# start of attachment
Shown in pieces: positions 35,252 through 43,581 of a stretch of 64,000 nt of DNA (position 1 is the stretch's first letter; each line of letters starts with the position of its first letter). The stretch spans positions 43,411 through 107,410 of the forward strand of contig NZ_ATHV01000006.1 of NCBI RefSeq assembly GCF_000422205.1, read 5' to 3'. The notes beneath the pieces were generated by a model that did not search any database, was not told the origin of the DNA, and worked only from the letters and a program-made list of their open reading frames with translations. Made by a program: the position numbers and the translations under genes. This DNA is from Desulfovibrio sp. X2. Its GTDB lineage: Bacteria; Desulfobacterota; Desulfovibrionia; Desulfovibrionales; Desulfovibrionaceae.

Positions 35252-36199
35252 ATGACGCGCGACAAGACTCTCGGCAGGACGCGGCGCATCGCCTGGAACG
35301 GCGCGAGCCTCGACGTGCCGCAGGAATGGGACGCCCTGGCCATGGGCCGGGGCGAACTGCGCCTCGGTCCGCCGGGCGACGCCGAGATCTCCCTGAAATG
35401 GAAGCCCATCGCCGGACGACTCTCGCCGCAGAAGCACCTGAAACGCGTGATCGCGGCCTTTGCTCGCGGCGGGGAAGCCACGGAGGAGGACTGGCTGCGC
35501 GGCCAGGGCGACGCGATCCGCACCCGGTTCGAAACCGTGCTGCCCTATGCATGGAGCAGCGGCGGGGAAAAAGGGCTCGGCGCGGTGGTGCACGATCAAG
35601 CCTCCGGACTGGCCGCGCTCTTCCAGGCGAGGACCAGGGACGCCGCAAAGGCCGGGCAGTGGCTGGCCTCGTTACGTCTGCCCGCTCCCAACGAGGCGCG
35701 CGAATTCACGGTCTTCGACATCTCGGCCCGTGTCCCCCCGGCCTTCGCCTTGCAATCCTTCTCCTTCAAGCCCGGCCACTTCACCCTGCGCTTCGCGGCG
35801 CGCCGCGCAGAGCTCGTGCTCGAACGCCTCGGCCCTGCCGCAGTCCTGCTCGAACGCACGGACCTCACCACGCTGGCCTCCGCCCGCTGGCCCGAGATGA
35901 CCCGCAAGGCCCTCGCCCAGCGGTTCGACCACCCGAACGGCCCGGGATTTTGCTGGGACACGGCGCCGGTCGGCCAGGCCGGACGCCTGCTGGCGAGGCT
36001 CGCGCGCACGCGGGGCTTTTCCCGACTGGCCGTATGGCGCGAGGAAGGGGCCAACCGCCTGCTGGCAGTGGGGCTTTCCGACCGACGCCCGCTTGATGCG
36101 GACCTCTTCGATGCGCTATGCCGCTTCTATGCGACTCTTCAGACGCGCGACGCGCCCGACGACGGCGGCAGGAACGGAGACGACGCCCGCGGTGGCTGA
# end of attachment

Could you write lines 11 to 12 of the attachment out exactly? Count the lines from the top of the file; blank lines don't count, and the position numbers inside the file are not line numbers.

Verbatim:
36001 CGCGCGCACGCGGGGCTTTTCCCGACTGGCCGTATGGCGCGAGGAAGGGGCCAACCGCCTGCTGGCAGTGGGGCTTTCCGACCGACGCCCGCTTGATGCG
36101 GACCTCTTCGATGCGCTATGCCGCTTCTATGCGACTCTTCAGACGCGCGACGCGCCCGACGACGGCGGCAGGAACGGAGACGACGCCCGCGGTGGCTGA